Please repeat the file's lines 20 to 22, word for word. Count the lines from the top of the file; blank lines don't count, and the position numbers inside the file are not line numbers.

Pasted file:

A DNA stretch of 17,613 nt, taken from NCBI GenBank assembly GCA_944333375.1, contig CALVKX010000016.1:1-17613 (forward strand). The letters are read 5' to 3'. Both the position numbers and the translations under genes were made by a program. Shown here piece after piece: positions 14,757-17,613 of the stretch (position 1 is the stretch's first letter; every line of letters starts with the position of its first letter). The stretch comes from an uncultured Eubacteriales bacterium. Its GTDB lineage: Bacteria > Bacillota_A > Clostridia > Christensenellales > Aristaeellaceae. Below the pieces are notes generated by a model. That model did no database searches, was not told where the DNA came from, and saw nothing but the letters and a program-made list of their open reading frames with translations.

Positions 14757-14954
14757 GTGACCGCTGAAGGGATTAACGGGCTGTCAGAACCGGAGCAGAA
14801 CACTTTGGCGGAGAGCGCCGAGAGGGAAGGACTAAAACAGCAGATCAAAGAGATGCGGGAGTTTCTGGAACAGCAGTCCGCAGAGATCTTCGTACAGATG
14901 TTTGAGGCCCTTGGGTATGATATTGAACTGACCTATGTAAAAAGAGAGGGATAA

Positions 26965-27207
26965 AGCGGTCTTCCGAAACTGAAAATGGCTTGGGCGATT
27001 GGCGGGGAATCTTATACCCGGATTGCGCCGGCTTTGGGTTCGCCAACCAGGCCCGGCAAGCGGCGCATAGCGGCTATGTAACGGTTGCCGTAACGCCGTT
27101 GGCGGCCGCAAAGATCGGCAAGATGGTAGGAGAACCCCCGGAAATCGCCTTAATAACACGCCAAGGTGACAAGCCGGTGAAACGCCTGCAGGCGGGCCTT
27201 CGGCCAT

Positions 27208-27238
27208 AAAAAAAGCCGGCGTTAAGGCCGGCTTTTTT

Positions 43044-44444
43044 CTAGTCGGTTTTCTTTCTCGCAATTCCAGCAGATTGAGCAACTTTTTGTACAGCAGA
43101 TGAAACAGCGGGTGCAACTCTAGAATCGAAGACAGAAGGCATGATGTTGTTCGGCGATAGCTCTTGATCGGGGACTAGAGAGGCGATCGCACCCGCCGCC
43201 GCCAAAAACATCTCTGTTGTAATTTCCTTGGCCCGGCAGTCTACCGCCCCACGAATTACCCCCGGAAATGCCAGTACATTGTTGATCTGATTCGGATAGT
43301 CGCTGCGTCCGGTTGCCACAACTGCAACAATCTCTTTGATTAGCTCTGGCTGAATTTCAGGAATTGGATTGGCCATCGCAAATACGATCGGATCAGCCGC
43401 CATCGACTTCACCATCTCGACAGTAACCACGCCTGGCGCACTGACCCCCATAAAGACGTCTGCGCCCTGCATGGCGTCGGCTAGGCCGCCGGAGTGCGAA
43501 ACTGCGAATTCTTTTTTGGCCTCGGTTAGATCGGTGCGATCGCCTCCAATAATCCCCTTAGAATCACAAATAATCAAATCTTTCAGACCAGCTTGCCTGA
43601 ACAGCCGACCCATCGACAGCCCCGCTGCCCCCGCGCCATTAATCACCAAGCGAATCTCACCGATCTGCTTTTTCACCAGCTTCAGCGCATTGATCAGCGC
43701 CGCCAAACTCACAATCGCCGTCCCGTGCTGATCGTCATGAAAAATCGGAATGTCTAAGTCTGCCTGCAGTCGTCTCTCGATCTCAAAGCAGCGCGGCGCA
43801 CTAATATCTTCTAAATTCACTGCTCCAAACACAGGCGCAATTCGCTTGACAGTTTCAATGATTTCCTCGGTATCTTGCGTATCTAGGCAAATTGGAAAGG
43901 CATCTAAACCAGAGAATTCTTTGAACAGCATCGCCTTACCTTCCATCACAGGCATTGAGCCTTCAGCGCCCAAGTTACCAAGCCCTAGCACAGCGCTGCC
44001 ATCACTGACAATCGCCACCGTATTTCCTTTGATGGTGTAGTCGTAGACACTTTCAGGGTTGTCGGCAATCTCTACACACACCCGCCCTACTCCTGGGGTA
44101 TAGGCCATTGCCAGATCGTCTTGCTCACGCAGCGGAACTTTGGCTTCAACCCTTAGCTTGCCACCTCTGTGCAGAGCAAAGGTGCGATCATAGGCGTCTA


43601 ACAGCCGACCCATCGACAGCCCCGCTGCCCCCGCGCCATTAATCACCAAGCGAATCTCACCGATCTGCTTTTTCACCAGCTTCAGCGCATTGATCAGCGC
43701 CGCCAAACTCACAATCGCCGTCCCGTGCTGATCGTCATGAAAAATCGGAATGTCTAAGTCTGCCTGCAGTCGTCTCTCGATCTCAAAGCAGCGCGGCGCA
43801 CTAATATCTTCTAAATTCACTGCTCCAAACACAGGCGCAATTCGCTTGACAGTTTCAATGATTTCCTCGGTATCTTGCGTATCTAGGCAAATTGGAAAGG